[ 105 Pa. Commw. Page 511]

    in holding that the federal crime of using the mails to defraud is clearly within the ambit of the Shaver classification.

442 Pa. at 417, 280 A.2d at 372-73 (footnote omitted).

In this case, the nature of the crime, as defined by law, and also the content of the specific offense come much closer to the concept of bribery -- which our constitutional provision quite apparently equates with "infamous crime" -- than did the offense of using the mails to defraud, involved in Greenberg. As the United States Court of Appeals stated,

We find that the government's evidence established overwhelmingly that the defendants enthusiastically accepted bribes. There simply is no credible evidence that the defendants were reluctant to take the money. To the contrary, the evidence shows the defendants, each of them an elected public official, boasting of their power and their corruption.

Jannotti, 729 F.2d at 225. Although the United States Court of Appeals had earlier held that this candidate was convicted of a conspiracy to violate the Hobbs Act, rather than of a substantive violation of that statute, 673 F.2d at 591, the distinction was based on the fact that the offense here was committed in the context of a law enforcement sting and therefore involved no actual effect upon commerce. Neither the federal court, 673 F.2d at 592, nor the Hobbs Act itself has drawn any material distinction between a conspiracy and a substantive violation under that statute. In defining the offense, the federal statute treats conspiracy and the substantive offense in the same breath, and applies the same degree of penalty to both, as follows:

§ 1951(a) Whoever in any way or degree obstructs, delays, or affects commerce or the movement of any article or commodity in commerce, by robbery or extortion or attempts or conspires so to do, or commits or threatens

[ 105 Pa. Commw. Page 512]

    physical violence to any person or property in furtherance of a plan or purpose to do anything in violation of this section shall be fined not more than $10,000 or imprisoned not more than twenty years, or both.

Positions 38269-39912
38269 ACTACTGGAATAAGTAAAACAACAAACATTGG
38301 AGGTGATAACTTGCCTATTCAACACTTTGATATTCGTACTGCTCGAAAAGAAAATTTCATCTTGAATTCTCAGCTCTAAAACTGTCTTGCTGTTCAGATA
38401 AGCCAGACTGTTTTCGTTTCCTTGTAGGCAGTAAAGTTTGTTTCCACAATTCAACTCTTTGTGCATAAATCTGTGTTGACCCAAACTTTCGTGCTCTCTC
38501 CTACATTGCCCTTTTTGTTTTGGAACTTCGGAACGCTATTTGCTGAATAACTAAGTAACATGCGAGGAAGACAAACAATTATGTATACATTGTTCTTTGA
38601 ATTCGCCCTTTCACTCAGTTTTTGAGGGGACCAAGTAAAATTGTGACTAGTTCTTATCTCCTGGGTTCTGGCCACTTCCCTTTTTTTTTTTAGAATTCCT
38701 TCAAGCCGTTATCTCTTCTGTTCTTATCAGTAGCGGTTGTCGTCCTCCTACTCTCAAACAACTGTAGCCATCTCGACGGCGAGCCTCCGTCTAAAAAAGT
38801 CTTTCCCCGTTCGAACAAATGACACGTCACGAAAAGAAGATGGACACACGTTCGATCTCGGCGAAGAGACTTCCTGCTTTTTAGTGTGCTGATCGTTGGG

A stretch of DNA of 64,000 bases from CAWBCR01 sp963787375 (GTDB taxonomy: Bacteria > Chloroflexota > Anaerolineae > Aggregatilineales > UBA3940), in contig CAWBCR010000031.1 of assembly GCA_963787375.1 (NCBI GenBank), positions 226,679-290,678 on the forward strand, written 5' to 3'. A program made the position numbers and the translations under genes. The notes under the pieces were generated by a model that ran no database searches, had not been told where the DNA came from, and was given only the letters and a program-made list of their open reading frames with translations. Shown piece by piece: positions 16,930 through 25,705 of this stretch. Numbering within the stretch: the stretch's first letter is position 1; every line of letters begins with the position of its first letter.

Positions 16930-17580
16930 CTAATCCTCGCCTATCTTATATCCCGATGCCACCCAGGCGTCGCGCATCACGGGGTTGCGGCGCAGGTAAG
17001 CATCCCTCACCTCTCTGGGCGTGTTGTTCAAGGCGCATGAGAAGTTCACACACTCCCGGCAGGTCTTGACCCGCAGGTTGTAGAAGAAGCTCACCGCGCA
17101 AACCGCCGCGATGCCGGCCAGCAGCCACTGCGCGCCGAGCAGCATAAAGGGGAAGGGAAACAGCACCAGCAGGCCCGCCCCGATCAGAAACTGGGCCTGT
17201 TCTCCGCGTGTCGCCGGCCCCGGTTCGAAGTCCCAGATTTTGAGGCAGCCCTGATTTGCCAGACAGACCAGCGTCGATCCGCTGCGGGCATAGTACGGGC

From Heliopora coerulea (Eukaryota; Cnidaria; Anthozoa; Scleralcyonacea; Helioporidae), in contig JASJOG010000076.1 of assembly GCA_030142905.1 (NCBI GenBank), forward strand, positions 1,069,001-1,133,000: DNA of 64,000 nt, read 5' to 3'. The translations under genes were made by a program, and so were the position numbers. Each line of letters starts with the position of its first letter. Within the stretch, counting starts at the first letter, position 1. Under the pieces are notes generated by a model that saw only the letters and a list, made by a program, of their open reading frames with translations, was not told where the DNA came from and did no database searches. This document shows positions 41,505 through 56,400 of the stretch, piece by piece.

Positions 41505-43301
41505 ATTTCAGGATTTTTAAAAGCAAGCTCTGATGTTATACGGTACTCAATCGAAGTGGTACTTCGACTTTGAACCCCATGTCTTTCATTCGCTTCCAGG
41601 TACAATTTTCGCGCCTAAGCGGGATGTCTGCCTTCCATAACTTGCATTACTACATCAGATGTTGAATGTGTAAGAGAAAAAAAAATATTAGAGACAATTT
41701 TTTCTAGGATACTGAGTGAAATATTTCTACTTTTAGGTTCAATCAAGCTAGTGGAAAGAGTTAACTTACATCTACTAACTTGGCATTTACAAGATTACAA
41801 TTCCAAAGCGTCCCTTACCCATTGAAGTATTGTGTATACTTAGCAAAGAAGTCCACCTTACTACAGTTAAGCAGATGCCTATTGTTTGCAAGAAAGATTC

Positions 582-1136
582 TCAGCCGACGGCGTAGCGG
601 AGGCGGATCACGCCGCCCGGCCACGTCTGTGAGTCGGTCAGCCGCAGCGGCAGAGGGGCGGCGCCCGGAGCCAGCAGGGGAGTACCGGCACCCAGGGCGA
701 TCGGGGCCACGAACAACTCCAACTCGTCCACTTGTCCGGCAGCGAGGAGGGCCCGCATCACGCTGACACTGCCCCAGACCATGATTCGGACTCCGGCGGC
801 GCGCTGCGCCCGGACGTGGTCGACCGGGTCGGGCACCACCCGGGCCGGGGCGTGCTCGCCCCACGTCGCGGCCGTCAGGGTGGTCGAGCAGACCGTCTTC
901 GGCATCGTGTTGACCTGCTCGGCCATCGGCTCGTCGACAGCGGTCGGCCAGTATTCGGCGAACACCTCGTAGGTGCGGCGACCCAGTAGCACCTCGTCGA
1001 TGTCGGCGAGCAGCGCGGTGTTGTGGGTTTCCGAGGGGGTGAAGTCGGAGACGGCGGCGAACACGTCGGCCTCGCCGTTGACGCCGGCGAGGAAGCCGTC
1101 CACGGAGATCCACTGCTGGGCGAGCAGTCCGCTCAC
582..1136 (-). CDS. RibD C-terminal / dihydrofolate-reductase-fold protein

Accordingly, because the Pennsylvania constitutional provision expressly equates "bribery" with "infamous crime," and because the candidate was convicted of a federal offense involving the receipt of payments relating to his performance of the duties and powers of his public office, the essential nature of his breach of public trust was so indistinguishable from bribery that the unavoidable conclusion must be that his conviction indeed was for the commission of an infamous crime. The trial judge's emphasis upon limitation of the candidate's guilt to conspiracy is an emphasis which rests upon a distinction without a difference, as to the crime involved here.

Judicial interpretation of the Pennsylvania constitutional disqualification for public office should not rest upon fine-drawn distinctions and shadings in defining the meaning of "infamous crime;" interpretation should be straightforward and as clearcut as possible, so that candidates for public office and occupants of public office may not be left with uncertainty, and so that the severe legal sanction of excluding a convicted candidate from the electorate's subsequent range of choice can be exercised in a definitive, confident and clearcut manner.

This court therefore must reverse the order appealed.


Now, April 28, 1987, the order of the Court of Common Pleas of Philadelphia County dated March 25, 1987, at No. 3308 March term, 1987, is hereby reversed, and the nominating petitions and papers of Harry P. Jannotti, for the office of member of Philadelphia City Council, are set aside.


Reversed. Nomination petition and papers of candidate to be set aside.